blog 2

Not too long ago, I had to transfer a teenaged girl with major bleeding after a complicated surgery for pancreatic cancer for an investigation called angiography, to a nearby hospital, as the interventional radiologist was unavailable in the hospital I worked in, back then.  As is not uncommon, the investigation failed to diagnose the source of bleed. While wheeling the patent back to the ambulance to take her back, her father, in a fit of rage pushed me against the wall of the deserted corridor in an entirely strange place by placing his forearm across my neck. ‘What next, doctor’ he growled. ‘Let’s see’ was all I could mumble. Providentially, he let go off me, stepping back. This is the closest I’ve come to be physically ambushed by a patient’s relative, besides numerous occasions of being liberally showered with expressions of extreme emotion verbally, as patients fail to improve to well-meant care and treatment modalities.

Recently, an orthopedic resident in Government Medical College in Dhule, Maharashtra was mercilessly beaten up by the family of a patient with head injury whom he asked to be shifted to a centre where a neurosurgeon was available.  The doctor lost vision of his eye in the attack.

Attacks by irate attendants of patients are on the rise in India, nor is it new. In January 2001, an extremely ethical and mild-mannered Dr. Vasant jaykar was murdered in Knar, Mumbai, because a patient ailing with terminal liver cirrhosis died under his care. In medieval times, the treating physician was buried alongside the royal deceased. A similar practice prevailed in certain European kingdoms until a few hundred years ago. That the doctor is held responsible for every adverse outcome or death is assaulted in India even today, in the 21st century is preposterous.



Doctors these days work in trying situations and conditions. Those in tertiary referral hospitals need to treat complicated diseases in patients already sporting numerous co-morbidities, an exorbitantly expensive undertaking. Those in government hospitals need to treat patients in multiples of hundred in thoroughly under-staffed and ill-equipped facilities. How did doctors, once equated to God lose people’s goodwill? They have only themselves to blame. Mushrooming of Private medical ‘Colleges’ that churn out ‘doctors’ of questionable quality and attitude, unholy nexuses viz: doctor-pharmaceutical , doctor-laboratory and doctor-pharmacist, and shameful irregularities indulged in, in the name of ‘private practice’ especially by doctors of the immediate past generation (there was a time when paying the Unit Heads at home won a patient languishing on the hospital floor, not only a bed, but also a place in the next operating list, and situations where duty doctors shamelessly indulged in skirmishes openly in  Emergency Departments over filling up CT Scans forms, eager to pocket the ‘cut’ offered  by CT Centers), over-corporatization of the science of healing, which has been made a business of, exorbitant cost of modern-day treatment modalities,  besides many are the reasons for this unfortunate fallout of the sacrosanct doctor-patient relationship, such that the present generation of doctors are at the receiving end of ire, anger and disillusionment of the sick and their families.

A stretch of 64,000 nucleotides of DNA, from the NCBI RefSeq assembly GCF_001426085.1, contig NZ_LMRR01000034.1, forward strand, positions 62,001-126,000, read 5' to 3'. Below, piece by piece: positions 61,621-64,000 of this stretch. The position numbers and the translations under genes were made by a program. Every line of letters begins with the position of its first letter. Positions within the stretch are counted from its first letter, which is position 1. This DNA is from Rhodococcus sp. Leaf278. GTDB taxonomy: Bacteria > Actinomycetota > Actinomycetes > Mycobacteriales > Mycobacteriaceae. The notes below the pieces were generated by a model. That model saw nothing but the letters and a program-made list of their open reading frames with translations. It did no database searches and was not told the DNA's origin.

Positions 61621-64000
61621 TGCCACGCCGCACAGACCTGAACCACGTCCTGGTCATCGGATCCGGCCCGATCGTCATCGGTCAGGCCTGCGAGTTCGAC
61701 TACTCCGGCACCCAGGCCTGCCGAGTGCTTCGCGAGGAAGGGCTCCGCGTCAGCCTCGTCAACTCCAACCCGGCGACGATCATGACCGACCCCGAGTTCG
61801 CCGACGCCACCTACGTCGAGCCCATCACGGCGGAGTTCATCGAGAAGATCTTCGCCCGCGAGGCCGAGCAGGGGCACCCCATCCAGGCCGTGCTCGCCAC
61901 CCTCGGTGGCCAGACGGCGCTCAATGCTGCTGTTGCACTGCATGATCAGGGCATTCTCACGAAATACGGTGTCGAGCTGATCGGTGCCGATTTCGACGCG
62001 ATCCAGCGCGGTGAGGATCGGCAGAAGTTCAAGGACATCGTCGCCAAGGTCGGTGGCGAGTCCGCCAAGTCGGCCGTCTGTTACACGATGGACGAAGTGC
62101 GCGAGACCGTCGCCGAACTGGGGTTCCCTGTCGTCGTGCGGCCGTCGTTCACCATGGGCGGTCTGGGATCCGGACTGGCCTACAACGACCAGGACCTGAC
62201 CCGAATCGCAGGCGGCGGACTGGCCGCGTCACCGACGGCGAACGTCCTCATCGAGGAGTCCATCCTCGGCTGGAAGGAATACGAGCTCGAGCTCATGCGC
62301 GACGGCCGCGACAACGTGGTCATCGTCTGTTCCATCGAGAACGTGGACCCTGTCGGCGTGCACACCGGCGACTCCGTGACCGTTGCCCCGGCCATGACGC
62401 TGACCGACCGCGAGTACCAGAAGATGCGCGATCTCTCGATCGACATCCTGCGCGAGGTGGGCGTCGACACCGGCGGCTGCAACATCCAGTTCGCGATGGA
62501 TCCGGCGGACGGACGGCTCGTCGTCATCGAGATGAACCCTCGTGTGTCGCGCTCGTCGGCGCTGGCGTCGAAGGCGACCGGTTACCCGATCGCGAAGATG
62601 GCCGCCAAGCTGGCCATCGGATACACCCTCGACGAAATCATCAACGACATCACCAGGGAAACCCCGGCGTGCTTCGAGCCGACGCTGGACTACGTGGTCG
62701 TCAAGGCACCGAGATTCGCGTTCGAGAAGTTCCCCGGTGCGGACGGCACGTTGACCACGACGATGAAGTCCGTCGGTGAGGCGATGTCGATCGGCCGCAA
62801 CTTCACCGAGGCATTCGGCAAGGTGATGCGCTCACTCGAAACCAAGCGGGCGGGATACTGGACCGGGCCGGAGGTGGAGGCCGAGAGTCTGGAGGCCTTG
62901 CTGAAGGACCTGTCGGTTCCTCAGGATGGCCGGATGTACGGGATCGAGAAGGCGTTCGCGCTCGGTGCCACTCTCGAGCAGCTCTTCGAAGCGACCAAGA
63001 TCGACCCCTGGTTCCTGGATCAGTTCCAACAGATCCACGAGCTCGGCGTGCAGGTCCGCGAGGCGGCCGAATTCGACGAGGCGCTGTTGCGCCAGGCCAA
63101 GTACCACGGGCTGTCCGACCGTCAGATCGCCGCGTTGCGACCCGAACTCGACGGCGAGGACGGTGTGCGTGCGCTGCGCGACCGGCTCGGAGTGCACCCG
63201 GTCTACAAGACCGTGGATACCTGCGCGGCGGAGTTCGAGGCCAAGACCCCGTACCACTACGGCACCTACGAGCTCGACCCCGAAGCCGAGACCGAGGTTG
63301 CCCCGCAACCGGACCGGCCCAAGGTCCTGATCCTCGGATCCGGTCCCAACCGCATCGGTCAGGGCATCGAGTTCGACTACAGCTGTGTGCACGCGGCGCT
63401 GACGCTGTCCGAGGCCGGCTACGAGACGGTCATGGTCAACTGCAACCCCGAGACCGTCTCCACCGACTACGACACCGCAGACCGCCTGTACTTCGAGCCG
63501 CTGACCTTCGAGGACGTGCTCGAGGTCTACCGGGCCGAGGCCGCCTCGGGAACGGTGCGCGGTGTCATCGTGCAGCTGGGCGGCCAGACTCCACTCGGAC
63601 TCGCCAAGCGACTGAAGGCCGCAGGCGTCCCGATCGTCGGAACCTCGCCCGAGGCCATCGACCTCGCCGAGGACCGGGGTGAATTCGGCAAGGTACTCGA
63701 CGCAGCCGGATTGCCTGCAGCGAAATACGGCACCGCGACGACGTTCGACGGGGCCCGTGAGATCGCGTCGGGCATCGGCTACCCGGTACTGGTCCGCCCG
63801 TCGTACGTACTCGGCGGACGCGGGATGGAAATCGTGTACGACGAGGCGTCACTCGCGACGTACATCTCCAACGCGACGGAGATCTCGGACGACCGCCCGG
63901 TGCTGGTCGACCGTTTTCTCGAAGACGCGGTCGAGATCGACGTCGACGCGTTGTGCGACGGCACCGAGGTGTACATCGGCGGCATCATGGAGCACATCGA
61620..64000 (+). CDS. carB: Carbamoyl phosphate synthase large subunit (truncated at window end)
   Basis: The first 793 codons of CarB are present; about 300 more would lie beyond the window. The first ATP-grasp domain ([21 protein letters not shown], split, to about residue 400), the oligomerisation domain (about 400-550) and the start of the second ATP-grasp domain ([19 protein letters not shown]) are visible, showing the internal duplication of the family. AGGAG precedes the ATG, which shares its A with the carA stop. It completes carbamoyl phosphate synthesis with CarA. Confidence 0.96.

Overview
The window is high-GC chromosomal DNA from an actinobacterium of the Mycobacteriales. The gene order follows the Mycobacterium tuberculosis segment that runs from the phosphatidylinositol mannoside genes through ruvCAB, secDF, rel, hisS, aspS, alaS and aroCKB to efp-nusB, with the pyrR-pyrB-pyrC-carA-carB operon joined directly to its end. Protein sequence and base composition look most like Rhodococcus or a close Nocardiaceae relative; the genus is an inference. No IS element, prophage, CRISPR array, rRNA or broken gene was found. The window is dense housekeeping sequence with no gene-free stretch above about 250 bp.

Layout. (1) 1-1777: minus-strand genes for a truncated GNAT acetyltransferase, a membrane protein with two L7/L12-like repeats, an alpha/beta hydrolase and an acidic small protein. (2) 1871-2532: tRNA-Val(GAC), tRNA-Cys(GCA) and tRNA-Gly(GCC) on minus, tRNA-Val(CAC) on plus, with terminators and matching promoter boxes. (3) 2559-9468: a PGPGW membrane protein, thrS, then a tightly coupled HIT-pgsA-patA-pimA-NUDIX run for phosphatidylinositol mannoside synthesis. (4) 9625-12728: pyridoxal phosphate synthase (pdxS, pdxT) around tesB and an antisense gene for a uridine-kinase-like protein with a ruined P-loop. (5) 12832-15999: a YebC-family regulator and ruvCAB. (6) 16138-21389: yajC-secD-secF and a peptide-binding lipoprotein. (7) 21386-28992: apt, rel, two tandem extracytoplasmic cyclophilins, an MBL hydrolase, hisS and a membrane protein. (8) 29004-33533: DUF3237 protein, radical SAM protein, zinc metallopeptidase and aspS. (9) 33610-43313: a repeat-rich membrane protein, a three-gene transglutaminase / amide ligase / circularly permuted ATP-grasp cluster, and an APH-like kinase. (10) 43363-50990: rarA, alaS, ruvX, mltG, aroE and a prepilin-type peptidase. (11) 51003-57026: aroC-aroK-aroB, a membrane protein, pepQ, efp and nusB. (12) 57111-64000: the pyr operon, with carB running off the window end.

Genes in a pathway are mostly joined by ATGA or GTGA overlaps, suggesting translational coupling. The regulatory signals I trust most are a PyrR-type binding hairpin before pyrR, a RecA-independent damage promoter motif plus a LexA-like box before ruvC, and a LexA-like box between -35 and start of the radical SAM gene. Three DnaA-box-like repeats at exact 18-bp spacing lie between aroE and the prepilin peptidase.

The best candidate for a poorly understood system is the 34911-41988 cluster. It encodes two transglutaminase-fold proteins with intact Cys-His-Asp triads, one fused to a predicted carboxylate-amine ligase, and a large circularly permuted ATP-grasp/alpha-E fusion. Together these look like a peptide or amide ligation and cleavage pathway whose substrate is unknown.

The argument of doctors that politicians, advocates and contractors need to be pulled up like they are, holds no water, as none of them deals with life directly as doctors do.  Time has not run out to make amends. All is not lost yet. If the present generation of doctors swears to function by the Hippocratic Oath in letter and spirit, lost goodwill can be regained. Doctors need to treat with their hearts rather than their brain.  If doctors return to the times when their sole intention was to restore health to the ailing, and nothing else, the public will turn around to at least understand that doctors deal with life and it’s restoration, which cannot be always ‘guaranteed’, thanks to the uncertainties of the response of the human body to diseases and well-meant treatment modalities adopted to treat them.